Shaping Our Definitions of Empathy & Kindness

Do we all truly grasp the importance of being empathetic and kind people? Do we sincerely see the need to teach empathy and kindness to our children? Much like anything else in life, if we do not take the time to understand the critical role these play in our lives, someone else will.


Have you seen the MasterCard commercial where a little girl is vacationing with her family and she loses her treasured stuffed animal? We see her sitting on a bench, sullen and sulky while her father rushes around, desperate to replace the cherished lost stuffy. When the young girl spots a new plush toy that she clearly feels a connection with, her father buys it for her without a second thought, whipping out his credit card to save the day. The tag line is something akin to “replacing the irreplaceable…Priceless.”


It may seem like a sweet commercial. It could be viewed as a testament to the father’s unconditional love for his child and his unfaltering desire to keep her happy. We have probably all found ourselves at one time or another doing whatever we can to put a smile on a loved one’s face. If we simply take the commercial at face value and don’t analyze it, then we may feel a sense of relief and even happiness for this little girl whose sadness has been washed away since her daddy saved the day.


What I wish to draw our attention to is the fact that a multi-billion dollar company is playing on our emotions to motivate us to spend money. Like any other financially successful company, they invest loads of cash on marketing research in order to create advertisements that will sway viewers to use their product. They are selling us the idea of an experience. An experience, by definition, involves emotions. Our emotions are what we use to define an experience. By creating commercials that revolve around enjoyable experiences to which we can relate, MasterCard has tapped into a brilliant marketing concept that has served them for over 17 years.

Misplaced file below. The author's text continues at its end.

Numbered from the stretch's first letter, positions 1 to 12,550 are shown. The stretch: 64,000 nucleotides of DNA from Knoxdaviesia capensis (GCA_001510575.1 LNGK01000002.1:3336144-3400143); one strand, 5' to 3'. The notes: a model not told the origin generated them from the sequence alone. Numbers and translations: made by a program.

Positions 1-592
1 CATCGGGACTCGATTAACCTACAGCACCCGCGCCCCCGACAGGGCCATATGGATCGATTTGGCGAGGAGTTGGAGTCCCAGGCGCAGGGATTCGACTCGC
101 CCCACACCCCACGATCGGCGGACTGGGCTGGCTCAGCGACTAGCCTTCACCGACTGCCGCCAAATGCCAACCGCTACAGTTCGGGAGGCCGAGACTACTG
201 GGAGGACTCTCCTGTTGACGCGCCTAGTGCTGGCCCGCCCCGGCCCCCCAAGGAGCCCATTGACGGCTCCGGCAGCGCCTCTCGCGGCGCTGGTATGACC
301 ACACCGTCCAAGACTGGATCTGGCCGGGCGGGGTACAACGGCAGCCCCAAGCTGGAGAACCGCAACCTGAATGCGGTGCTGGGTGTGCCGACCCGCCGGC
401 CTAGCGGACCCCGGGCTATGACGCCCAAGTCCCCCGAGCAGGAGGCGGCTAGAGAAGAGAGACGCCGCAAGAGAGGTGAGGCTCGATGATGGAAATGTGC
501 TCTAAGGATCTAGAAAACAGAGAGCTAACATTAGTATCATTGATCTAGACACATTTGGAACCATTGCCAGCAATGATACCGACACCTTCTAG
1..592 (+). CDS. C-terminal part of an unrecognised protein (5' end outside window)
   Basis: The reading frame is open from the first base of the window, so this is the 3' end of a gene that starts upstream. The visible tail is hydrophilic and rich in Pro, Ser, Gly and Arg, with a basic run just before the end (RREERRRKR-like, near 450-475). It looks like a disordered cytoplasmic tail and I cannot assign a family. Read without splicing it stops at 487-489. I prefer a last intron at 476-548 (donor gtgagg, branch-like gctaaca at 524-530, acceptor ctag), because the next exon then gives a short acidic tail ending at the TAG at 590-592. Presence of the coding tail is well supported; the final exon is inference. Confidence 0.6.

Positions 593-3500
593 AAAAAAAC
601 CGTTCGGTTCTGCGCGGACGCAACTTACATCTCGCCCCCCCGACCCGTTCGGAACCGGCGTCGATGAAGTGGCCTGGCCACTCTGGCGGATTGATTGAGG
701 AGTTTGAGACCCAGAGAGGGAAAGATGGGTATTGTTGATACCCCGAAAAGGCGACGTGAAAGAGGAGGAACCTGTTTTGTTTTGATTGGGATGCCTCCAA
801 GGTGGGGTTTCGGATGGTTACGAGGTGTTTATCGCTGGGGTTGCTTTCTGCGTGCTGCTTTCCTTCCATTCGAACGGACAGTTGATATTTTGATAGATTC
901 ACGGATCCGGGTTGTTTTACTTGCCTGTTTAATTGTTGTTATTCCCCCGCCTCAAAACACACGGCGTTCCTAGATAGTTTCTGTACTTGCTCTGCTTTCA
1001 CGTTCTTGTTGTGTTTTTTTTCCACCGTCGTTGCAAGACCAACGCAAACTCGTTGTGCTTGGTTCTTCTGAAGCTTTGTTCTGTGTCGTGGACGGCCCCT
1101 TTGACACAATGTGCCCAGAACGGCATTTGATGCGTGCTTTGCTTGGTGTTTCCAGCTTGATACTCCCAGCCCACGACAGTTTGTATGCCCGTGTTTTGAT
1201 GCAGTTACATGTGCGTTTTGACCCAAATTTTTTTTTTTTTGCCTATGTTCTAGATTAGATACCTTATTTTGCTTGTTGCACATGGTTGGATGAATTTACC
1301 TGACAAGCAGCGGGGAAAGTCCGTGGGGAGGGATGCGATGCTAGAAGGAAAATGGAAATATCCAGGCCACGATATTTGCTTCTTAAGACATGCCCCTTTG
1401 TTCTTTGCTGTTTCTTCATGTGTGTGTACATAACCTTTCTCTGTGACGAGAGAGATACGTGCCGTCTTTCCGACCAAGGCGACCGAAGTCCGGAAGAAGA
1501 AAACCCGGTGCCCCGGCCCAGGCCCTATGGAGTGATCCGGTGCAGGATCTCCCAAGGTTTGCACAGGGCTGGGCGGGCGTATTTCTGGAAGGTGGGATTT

A child’s genuine, heartfelt smile is priceless. I doubt anyone would argue with that. When viewing this particular commercial, we are drawn to empathize with the little girl’s plight. Most of us can relate to the disappointment and sadness she is feeling at the loss of her favorite stuffed animal. As we watch the father frantically search to replace her prized possession,  we also can relate to that feeling of powerlessness and desire to fix the problem. The commercial is appealing not only to our natural instinct to empathize, especially with a child, but also to our natural desire to problem solve, in this case by replacing the irreplaceable.


Irreplaceable. This is where the (not so subtle) suggestion to solve problems with money (our hard-earned cash) comes into play. If we fail to pay attention to the deeper message embedded in the ad, then we unwittingly become influenced by the set of values they wish us to buy into, literally.